Florida-based financial services company Raymond James initiated coverage of Coinbase’s COIN stock, giving it an “underperform” rating due to concerns that competition will drive down the company’s transaction-based profits.
In a note to clients on Wednesday morning, analyst Patrick O’Shaughnessy wrote that a lack of barriers to entry makes competition inevitable and the exchange’s revenue will consequently be reduced. It is COIN’s first “underperform” rating, according to data cited by CNBC.
“We don’t see a structural barrier to entry here and therefore expect significant pricing degradation over time, with growth in non-transaction revenues hard-pressed to offset this,” O’Shaughnessy wrote. Though the exchange is, in O’Shaughnessy’s words, “hyperaggressively working to expand and diversity its sources of revenue,” he sees price compression as inevitable.
Coinbase’s revenue is largely based on trading fees that are already notoriously high by industry standards. Though the exchange has a significant first-mover advantage, impressive earnings and a robust institutional arm, the declining price of COIN could be a sign that competition is heating up.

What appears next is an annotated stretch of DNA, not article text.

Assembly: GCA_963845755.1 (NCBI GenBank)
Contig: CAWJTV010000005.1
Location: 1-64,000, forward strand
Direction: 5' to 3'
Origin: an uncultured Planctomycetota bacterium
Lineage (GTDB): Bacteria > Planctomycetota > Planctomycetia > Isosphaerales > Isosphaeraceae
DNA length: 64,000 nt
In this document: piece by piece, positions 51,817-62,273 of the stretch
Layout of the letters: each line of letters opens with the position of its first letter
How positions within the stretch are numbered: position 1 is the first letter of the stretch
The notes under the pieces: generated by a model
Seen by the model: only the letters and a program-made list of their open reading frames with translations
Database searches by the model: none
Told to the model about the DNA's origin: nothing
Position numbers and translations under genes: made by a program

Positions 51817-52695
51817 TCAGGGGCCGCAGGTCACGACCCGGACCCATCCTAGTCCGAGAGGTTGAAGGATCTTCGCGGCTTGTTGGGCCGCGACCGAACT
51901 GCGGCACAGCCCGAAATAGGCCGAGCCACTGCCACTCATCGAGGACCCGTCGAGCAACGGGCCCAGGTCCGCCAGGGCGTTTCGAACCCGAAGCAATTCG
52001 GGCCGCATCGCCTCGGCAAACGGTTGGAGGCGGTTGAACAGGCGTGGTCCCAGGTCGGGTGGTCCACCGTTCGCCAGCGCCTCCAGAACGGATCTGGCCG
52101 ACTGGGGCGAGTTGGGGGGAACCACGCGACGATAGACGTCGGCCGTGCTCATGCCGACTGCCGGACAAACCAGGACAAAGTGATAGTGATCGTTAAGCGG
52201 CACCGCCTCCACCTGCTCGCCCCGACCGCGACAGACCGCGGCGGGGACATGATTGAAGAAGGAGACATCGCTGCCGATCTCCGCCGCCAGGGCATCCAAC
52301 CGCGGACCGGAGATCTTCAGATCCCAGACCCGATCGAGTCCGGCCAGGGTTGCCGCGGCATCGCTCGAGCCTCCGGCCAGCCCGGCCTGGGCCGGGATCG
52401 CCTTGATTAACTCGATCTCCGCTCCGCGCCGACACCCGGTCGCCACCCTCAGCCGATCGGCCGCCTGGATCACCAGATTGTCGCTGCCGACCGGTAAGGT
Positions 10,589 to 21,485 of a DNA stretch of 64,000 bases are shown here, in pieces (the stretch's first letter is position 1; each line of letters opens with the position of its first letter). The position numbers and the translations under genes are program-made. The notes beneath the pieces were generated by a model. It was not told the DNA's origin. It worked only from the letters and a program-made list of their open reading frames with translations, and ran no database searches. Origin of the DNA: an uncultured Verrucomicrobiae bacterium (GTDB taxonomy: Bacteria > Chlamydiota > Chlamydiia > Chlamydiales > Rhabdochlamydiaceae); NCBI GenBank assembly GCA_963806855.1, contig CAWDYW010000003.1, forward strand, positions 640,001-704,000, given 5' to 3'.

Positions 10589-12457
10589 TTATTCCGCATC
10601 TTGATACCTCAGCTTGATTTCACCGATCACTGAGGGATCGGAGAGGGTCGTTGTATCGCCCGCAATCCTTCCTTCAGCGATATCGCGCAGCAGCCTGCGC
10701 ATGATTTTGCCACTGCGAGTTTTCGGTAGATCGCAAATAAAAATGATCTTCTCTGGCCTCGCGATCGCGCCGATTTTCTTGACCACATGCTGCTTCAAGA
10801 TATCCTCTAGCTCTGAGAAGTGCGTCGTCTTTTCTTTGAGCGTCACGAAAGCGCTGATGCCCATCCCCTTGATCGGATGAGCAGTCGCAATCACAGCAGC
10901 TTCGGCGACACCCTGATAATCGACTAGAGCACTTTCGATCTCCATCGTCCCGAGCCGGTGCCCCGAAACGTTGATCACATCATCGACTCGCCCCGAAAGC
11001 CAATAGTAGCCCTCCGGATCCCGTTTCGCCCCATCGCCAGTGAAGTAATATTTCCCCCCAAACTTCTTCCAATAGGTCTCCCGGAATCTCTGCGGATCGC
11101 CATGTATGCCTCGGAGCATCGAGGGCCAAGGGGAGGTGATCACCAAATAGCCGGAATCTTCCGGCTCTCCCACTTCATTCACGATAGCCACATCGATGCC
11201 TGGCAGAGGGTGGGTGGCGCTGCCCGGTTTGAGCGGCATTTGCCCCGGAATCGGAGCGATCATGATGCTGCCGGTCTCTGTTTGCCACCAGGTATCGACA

COIN went live at an opening price of $381 on April 14, up from a reference price of $250 per share set by the Nasdaq on April 13. The stock quickly pushed to highs of around $430 per share before closing at $328. Today, the stock is trading at approximately $225 per share.
Increasing competition in the crypto trading space has given rise to low-fee exchanges and decentralized finance (DeFi) exchanges are also gaining popularity. This follows the same pattern that has been seen in the traditional financial markets, O’Shaughnessy noted, with retail-oriented apps like Robinhood booming in popularity and forcing legacy brokers to lower their fees. Declining revenues led to a wave of mergers in the traditional finance sector.
If the trend carries over into the crypto industry, a similar consolidation period could be on the horizon for crypto exchanges.
Though O’Shaughnessy did not set a formal price target for COIN, his note suggested a fair market value of approximately $95 per share.